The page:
The Children's Own Longfellow
Houghton Mifflin, 2001 - 96 pages
Aptly referred to as the children’s poet, Longfellow wrote poems, many of which read as adventure stories that have been cherished by young readers and listeners through the years. Now a new generation of readers can read and enjoy some of America’s most often recited poetry. This new issue of the original, updated with a more contemporary jacket and beautifully illustrated by some of the best known American artists of the late nineteenth century, contains eight poems popular with children: The Wreck of the Hesperus, The Village Blacksmith, Evangeline, The Song of Hiawatha, The Building of the Ship, The Castle-Builder, Paul Revere’s Ride, and The Building of the Long Serpent.
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cried she aloud with tremulous voice ; but no answer Came from the graves of the
dead , nor the gloomier grave of the living . Slowly at length she returned to the
tenantless house of her father . Smouldered the fire on the hearth , on the board ...
Then recommenced once more the stir and noise of embarking ; And with the ebb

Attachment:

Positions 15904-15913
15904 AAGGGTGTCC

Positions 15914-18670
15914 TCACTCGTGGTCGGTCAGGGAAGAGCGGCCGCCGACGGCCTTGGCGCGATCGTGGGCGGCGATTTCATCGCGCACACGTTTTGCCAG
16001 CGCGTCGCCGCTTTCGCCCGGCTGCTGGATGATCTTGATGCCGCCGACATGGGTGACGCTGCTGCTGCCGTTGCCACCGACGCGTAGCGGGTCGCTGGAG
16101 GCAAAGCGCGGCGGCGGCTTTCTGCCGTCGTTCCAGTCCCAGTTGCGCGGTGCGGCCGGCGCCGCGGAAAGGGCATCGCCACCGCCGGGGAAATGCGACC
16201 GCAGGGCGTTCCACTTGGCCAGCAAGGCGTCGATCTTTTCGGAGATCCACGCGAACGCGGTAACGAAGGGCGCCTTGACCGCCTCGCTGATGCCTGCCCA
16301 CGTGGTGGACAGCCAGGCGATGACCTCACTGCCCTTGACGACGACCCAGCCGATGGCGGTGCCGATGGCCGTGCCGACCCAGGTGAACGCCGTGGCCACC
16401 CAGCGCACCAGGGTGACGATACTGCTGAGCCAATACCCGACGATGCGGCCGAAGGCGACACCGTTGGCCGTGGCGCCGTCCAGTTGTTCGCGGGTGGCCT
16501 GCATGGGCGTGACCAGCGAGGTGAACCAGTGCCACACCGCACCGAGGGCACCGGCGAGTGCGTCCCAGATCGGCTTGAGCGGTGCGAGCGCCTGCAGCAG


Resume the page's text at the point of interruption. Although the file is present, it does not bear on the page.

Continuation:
of the tide the ships sailed out of the harbor , Leaving behind them the dead on
the shore , and the village in ruins . THE SONG OF HIAWATHA HIAWATHA ' S ...
And one was safe and asleep in his bed Who at the bridge would be first to fall ,
Who that day would be lying dead , Pierced by a British musket - ball . You know
the rest . In the books you have read , How the British Regulars fired and fled ...
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LibraryThing ReviewUser Review - Lyndatrue - LibraryThing
What a thoughtful idea this book must have been. I don't know whether children in 1908 truly wanted to read most poetry, but I can remember loving "The Midnight Ride of Paul Revere" (and still do ... Read full review
The Wreck of the Hesperus II
The Song of Hiawatha
The Building of the Ship
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